“Marriage is like a good stew,” said the bearded guru in an open-collar blue silk shirt and neatly pressed jeans. “It’s a delicate blending of flavors, spices and herbs.”
Tom squirmed in his seat. He turned to his wife and whispered loud enough for the people sitting near them to hear, “We paid twenty-five bucks for this?
“Alone each ingredient has its own integrity, but when integrated into a carefully created mix, a new and wondrous…”
“I can’t take this anymore. I’m going to pee.” Tom stood up, trying to inch his way down the aisle. The woman on his left made a “tsk” sound as he stepped in front of her. The man to her left made a drama of pulling in his big feet as Tom passed. He disturbed one more couple and then he was free. Walking to the men’s room Tom thought: Marriage is like walking through a crowded lecture hall trying not to step on anyone’s foot. No, no. Marriage is like a bowl of steaming stew with the handles on the inside. Hey, Tom thought as he pushed open the heavy doors of the lecture hall and headed towards the restroom, I’m pretty good at this. Maybe I can become a cliché consultant to marriage counselors?
Without thinking, Tom walked past the hall with an arrow pointing to the restrooms and out the front door. He was shocked at how chilly it had become. September in Atlanta was like that. One minute it was summer, the next an autumn wind chilled the air. Another marriage analogy, Tom thought. I should be writing this down.
Instead he started walking up Peachtree Street, looking at the array of hotels and concrete and glass office towers. Remembering reading that there are no peach trees planted along Peachtree Street, Tom contemplated another marriage metaphor. Marriage, like Atlanta, certainly isn’t all pink blooms and sweet fruit. There’s a lot of cold glass and hard concrete and, Tom stared at a huge pile of debris from a building recently torn down, it’s always under construction.
Tom stopped walking. He looked for a sign to discover what was being built at the site and what was torn down. He saw no sign. Too easy an analogy, Tom thought. I’ve driven by this spot a hundred times but I can’t remember what was there. By spring a new office building will sprout up looking like it’s always been there. The new building won’t necessarily be better or worse, but we’ll get used to it and then another building will come down and another will fill the void.
Damn! That marriage guru’s got me doing it. Get your clichés here! Tom wanted to shout aloud. Hot clichés, here!
Tom checked his watch. Sarah’s going to worry if I don’t get back soon, he thought. He turned and walked back, quickening his pace.
He thought of Sarah and her large, dark eyes. He loved her eyes more than anything, especially when he made her laugh. Somehow when she laughed her eyes got so big they looked like she might audition for an old-fashioned minstrel show.
Tom suddenly realized how little she laughed lately. How little they laughed. It’s not that they were going through rough times. Lord knows they’ve had rougher times than this. Tom thought of how hard it was when Sarah’s father died and her mother came to live with them until she passed. They raised two teenagers, for crying out loud. And that cancer scare was no picnic either. But they held tight and made it. They even became closer.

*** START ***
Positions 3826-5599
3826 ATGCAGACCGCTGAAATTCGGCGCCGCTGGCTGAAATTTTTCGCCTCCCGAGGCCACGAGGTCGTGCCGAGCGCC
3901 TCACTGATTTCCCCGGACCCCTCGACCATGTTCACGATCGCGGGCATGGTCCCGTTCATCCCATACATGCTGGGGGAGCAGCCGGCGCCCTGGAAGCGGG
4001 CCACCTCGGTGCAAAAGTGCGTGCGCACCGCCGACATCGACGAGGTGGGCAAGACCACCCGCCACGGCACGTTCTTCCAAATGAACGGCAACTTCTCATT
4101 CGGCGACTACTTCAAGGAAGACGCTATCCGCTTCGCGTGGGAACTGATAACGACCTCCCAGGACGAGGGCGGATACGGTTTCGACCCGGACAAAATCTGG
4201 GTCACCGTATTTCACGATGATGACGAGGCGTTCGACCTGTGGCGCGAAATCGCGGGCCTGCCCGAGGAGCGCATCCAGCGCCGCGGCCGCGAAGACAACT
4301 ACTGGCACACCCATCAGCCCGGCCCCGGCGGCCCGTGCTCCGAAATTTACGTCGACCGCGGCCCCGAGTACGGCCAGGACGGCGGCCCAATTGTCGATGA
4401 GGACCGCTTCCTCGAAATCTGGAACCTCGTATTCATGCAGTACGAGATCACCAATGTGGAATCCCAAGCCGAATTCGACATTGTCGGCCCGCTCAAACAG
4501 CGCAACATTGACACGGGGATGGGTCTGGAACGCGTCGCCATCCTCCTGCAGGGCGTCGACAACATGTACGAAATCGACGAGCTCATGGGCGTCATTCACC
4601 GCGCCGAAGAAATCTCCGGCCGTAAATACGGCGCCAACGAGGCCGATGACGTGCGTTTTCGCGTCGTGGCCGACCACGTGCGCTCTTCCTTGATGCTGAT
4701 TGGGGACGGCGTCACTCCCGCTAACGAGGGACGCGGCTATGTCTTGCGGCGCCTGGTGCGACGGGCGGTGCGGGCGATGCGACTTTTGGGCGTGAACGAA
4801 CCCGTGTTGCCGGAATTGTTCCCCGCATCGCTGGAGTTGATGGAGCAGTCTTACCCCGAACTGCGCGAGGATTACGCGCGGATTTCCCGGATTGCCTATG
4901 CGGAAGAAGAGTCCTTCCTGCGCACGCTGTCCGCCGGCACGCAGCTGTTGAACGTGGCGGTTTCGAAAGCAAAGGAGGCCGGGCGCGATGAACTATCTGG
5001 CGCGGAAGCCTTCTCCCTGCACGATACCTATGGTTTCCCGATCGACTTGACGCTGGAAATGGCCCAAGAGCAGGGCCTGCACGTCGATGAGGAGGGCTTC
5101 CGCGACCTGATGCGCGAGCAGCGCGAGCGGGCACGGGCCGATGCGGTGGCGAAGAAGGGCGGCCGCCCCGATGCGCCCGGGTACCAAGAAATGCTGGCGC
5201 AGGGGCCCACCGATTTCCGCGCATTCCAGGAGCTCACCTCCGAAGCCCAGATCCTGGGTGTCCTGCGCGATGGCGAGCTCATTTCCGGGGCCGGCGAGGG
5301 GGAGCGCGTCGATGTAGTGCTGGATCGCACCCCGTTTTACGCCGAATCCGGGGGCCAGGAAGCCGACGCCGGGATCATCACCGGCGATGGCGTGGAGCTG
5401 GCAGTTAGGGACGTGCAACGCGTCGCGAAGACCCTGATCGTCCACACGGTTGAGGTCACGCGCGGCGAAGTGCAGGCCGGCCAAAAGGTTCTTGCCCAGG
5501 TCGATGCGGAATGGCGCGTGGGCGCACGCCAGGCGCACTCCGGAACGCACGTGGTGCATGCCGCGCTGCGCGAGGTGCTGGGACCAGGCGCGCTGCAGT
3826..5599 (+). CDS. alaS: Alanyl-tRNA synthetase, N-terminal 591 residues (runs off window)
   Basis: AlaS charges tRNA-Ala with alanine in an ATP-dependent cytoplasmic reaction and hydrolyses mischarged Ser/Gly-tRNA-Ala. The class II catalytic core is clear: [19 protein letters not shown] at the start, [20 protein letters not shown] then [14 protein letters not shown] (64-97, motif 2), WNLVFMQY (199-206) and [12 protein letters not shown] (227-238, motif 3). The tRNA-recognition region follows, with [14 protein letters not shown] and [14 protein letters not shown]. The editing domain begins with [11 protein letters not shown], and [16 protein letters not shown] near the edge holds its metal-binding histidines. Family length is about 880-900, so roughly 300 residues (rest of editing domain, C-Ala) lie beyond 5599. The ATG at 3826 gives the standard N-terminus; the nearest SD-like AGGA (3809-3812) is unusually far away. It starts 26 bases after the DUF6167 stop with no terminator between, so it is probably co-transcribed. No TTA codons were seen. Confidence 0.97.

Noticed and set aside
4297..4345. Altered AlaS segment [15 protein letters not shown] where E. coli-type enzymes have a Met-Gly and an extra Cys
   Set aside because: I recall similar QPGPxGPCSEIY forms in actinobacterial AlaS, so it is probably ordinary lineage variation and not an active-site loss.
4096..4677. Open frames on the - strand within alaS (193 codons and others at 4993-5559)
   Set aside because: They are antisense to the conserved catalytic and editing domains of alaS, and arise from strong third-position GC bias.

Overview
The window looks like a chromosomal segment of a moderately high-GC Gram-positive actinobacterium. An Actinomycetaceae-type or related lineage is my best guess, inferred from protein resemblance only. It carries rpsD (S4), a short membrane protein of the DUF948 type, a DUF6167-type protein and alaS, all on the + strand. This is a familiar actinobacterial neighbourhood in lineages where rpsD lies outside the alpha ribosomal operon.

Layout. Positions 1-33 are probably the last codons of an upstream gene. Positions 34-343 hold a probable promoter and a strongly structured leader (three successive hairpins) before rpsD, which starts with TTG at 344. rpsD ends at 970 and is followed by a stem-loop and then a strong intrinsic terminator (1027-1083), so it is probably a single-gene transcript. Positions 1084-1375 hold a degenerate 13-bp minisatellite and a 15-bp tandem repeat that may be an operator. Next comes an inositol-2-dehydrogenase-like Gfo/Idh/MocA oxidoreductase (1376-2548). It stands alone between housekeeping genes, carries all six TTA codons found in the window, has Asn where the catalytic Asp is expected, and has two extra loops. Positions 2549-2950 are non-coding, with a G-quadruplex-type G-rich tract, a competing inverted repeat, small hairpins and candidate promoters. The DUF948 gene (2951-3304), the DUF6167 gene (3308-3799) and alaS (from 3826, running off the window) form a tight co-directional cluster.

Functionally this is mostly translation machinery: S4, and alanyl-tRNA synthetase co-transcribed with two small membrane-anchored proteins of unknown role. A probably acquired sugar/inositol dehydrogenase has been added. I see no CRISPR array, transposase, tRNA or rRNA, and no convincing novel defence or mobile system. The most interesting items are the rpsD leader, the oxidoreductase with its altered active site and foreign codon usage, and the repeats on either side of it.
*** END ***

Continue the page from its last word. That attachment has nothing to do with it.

So what was happening now? Their children were grown and on their own. Jason seems happy, Tom thought, and his new wife calls us Mom and Dad so naturally. I wish Pam weren’t such a workaholic but she’s developing a successful law practice. She’ll slow down when she can.
And we’re winding down our own careers. In the next couple of years, I’m going to start looking for a buyer. It’s time I sold the business or at least took in a couple of partners and reduced my responsibilities. It’ll be good spending more time with Sarah. I’d like to do more traveling. We’ve been putting off that cruise around the Greek islands too long. Sarah can retire anytime she wants. She’s been talking about it for years now.
Things have never been better for us. The house is paid for, we have enough money to be comfortable. I didn’t invest with Madoff. What more can I ask?
Tom entered the hotel walking straight to the Magnolia Room where Graham Gunther, author of Marriage Is a Two-Way Street, still pontificated. He stood at the back of the room and watched Sarah, marveling at how much she still looked like the teenager he married more than thirty years earlier. He saw his empty seat next to her and rushed to fill it.
As he made his way down the aisle he heard a “tsk” from the woman sitting to his left.
“Where’ve you been?” Sarah whispered.
“Walking and thinking. Of you. Of us.”
Sarah took his hand and squeezed it.
“All marriages have their ups and downs, their peaks and their valleys,” said the guru in the silk shirt.
Tom bit his tongue.
“I missed you,” Sarah said. “This guy’s horrible. I missed your sarcasm.”
“Shh,” said the woman sitting next to him.
“Go shh yourself,” Tom said.
Sarah’s eyes bulged as she laughed aloud.
Tom and Sarah stood up to go home, delighting in annoying the woman sitting next to them, and still holding hands.
Wayne Scheer has been nominated for a Pushcart Prize and a Best of the Net. His work has appeared in print and online in a variety of publications, including The Christian Science Monitor, Notre Dame Magazine, Eclectica, flashquake and The Internet Review of Books. Revealing Moments, a collection of twenty-four flash stories, is available at Thumbscrews Press.